Our way of living stems from a non-tech world, and is still a long way from being optimised for new technical solutions. With new technology, it’s time to question fundamental pillars of how our society is designed, as there are now possibilities that have never been viable before.
Whether it is in fact dying or prospering depends on from which angle you look at it. For proponents it is easy to point to the fact that the space has created a large number of game-changing companies including Airbnb, TransferWise and one of the most recent European startups to reach unicorn status – ride-sharing service BlaBlaCar.
Those arguing that the sharing economy is dying make the claim that the original thought – being able to share anything, anywhere, anytime – simply has not happened and that the services face tremendous regulatory pressure. The truth is of course somewhere in between, which means that a platform will not succeed or fail simply because it is part of the sharing economy. Therefore, this post will focus more on platform characteristics rather than listing pros and cons for the whole space based on a macro perspective.
Addressing the intangibles
When analysing sharing economy startups, and trying to figure out why some services work and some not, it is imperative to understand the importance of transaction costs – both for the supply side and the demand side. Transaction costs can be both tangible and intangible, with most services aggressively going after the former. But the latter cannot be ignored, as the intangibles often trigger emotional responses such as whether we perceive a service as being safe or whether that extra click made it too much of a hassle. The perceived hassle relates to our intrinsic laziness, which is a reason why people often stay with an existing inferior service rather than switching to something better.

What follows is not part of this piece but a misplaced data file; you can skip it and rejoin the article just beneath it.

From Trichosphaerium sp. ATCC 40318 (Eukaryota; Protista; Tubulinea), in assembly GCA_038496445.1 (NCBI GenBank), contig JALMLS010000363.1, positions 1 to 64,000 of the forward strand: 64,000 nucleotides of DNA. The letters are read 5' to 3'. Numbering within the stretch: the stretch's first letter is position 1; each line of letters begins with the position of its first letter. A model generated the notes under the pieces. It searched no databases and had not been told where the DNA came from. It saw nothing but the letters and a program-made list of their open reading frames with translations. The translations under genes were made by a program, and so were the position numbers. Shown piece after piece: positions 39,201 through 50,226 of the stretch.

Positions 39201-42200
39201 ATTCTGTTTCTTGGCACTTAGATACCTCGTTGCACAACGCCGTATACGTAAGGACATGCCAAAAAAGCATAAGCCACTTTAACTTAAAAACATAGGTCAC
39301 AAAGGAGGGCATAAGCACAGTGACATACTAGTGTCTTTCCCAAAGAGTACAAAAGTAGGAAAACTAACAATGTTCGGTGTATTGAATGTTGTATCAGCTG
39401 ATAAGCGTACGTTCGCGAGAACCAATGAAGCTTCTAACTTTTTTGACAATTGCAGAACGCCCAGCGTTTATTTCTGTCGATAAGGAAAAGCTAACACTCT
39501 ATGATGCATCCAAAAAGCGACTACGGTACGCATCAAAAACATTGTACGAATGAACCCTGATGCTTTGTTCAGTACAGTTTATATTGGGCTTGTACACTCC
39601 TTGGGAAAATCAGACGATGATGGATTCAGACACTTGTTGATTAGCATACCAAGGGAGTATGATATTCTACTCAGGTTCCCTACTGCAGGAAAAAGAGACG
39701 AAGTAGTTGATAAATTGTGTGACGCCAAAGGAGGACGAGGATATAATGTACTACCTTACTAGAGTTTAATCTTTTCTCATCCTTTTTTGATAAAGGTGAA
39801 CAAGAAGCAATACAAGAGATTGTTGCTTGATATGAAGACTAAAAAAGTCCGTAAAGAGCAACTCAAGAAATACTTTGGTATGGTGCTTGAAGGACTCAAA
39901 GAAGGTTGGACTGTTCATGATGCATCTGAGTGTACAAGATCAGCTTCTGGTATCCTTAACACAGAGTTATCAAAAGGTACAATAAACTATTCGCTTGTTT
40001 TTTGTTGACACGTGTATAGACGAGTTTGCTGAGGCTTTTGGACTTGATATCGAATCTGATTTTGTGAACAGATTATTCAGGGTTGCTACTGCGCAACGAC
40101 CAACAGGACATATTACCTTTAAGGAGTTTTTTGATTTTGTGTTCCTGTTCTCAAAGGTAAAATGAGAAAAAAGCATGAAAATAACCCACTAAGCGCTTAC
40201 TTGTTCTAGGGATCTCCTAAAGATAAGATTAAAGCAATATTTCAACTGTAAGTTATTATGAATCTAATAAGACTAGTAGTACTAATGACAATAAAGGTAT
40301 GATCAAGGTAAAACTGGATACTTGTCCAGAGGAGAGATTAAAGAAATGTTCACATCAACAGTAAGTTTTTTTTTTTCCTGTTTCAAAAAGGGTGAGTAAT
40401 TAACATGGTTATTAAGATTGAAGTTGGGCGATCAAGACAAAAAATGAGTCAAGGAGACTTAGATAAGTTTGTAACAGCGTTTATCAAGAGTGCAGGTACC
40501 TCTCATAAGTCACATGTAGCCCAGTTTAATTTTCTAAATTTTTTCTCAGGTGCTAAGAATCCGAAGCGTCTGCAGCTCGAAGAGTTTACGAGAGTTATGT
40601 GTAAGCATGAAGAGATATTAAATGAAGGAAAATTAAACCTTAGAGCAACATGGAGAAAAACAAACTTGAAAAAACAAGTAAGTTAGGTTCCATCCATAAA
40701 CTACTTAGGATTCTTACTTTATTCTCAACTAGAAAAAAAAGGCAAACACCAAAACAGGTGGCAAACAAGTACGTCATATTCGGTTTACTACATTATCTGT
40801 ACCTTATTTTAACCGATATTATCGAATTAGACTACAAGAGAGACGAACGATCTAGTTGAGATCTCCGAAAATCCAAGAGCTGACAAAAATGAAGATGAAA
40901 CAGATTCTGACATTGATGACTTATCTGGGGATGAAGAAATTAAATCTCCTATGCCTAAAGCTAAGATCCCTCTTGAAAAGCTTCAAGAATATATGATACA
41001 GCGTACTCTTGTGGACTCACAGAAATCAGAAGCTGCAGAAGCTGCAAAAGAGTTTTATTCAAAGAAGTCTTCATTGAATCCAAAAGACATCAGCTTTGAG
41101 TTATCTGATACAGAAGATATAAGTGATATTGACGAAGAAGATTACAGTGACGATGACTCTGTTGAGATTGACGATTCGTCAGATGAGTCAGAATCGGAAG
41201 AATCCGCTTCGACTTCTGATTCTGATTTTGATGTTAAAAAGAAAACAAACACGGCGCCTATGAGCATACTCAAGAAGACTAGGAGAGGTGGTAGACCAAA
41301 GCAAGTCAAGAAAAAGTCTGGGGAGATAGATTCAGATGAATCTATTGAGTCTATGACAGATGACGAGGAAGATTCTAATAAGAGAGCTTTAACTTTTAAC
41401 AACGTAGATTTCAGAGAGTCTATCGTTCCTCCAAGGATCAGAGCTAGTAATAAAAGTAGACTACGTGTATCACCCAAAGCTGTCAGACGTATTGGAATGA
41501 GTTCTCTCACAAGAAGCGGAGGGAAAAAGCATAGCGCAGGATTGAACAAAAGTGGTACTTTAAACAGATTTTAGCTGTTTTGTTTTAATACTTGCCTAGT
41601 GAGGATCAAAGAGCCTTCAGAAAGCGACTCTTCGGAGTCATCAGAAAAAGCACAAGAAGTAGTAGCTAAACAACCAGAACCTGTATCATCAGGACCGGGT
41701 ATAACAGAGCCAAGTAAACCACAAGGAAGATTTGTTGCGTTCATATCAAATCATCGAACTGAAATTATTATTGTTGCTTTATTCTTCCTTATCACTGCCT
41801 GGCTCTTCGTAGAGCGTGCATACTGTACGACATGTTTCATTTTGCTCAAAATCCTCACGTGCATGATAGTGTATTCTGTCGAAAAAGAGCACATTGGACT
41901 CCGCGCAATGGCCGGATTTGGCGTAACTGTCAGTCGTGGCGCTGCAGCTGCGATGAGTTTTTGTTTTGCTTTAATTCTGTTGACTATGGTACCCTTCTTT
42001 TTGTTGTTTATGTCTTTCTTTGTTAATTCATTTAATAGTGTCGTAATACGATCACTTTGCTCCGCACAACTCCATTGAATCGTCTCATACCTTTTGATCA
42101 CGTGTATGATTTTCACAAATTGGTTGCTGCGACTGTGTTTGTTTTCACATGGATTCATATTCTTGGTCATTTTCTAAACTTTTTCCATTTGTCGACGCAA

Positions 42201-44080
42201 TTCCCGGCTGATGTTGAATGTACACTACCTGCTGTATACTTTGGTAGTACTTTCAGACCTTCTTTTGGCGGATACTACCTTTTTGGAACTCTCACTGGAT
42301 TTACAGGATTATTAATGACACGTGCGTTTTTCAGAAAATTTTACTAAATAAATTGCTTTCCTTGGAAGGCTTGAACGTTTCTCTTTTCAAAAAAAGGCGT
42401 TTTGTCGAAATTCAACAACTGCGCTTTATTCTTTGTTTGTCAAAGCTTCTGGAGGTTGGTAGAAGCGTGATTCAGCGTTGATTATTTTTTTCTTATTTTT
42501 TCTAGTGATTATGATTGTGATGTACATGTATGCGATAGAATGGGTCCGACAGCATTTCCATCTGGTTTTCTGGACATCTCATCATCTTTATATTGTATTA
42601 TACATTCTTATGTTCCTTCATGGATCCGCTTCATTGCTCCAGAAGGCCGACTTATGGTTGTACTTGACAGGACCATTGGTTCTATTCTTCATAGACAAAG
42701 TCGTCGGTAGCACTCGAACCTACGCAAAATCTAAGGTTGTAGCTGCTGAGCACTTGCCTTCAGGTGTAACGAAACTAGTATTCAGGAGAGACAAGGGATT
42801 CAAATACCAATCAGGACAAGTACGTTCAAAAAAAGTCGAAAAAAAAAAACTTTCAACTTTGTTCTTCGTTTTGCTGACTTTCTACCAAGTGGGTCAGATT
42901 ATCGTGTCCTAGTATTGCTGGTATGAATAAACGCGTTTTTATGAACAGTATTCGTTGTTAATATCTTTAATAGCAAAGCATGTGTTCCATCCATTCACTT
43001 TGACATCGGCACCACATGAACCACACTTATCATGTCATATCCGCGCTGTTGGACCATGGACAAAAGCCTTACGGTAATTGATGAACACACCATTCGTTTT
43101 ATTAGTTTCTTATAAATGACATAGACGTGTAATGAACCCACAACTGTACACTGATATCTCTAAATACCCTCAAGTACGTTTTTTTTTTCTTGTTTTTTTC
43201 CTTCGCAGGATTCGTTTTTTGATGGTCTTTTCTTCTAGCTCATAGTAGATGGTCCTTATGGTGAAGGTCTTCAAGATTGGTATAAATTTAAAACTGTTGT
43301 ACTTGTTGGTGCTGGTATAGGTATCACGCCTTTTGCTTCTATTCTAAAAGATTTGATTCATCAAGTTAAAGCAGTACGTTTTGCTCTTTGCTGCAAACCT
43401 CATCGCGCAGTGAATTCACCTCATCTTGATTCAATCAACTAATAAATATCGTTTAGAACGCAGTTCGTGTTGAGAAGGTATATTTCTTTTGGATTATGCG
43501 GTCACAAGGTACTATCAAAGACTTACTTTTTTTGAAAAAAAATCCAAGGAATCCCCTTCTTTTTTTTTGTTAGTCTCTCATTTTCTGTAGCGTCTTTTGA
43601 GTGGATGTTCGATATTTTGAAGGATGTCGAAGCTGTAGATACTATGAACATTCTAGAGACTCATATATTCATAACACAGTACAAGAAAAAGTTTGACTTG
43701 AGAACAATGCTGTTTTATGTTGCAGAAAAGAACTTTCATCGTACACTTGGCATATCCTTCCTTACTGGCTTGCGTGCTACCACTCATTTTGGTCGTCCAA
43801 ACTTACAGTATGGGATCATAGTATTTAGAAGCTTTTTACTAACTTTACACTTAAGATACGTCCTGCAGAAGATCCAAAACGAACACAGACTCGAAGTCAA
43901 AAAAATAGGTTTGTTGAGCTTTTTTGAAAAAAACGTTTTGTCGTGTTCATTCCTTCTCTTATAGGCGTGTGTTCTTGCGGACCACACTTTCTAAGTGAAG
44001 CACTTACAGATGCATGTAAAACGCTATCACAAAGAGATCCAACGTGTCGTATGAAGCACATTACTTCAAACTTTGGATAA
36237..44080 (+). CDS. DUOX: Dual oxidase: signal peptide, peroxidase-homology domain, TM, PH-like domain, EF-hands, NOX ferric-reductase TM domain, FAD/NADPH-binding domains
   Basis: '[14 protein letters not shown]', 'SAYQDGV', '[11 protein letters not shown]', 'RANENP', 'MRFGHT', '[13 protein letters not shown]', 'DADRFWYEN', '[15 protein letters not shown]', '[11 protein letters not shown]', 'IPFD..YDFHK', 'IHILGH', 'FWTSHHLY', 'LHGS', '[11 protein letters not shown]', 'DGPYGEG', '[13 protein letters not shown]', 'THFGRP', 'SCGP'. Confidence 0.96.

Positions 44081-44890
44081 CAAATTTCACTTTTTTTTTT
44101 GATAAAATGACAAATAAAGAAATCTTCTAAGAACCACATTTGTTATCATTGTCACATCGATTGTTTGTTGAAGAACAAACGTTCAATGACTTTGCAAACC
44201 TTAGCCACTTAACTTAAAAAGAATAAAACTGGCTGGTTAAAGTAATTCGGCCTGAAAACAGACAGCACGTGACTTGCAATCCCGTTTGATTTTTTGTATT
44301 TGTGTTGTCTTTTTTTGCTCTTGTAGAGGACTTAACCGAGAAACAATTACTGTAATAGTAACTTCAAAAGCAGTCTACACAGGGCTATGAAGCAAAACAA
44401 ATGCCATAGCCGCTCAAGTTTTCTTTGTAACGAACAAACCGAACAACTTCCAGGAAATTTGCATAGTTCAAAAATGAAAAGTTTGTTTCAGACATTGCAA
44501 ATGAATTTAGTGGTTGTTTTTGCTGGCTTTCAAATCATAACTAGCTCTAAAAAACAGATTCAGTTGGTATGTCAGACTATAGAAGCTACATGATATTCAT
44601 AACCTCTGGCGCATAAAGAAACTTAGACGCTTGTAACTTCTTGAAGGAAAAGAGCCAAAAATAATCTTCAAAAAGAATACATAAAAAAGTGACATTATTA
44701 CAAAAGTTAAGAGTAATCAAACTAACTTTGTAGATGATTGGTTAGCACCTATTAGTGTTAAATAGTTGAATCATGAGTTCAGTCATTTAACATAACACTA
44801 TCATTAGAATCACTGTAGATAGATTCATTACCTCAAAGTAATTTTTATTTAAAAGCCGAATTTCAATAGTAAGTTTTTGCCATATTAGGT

While sharing everything sounds great in theory, it is more complicated in practice. Changing people’s behaviour is a challenge for all innovative companies, but arguably even more so for many sharing economy startups. As the founders of now-defunct platforms like Ecomodo, Share Some Sugar, Thingloop and CrowdRent found out the hard way, most people are simply too lazy to use a service which requires some kind of personal effort and changed behaviour – even if there is a potential financial upside.
Take a sharing economy service specialising in creating a platform for sharing paintbrushes for instance. The value proposition is clear, instead of having to buy a new paintbrush each time you want to paint you can just look at a map, see who has a paintbrush at home, request and pick up the paintbrush, pay a small fee, use the paintbrush and then return it afterwards.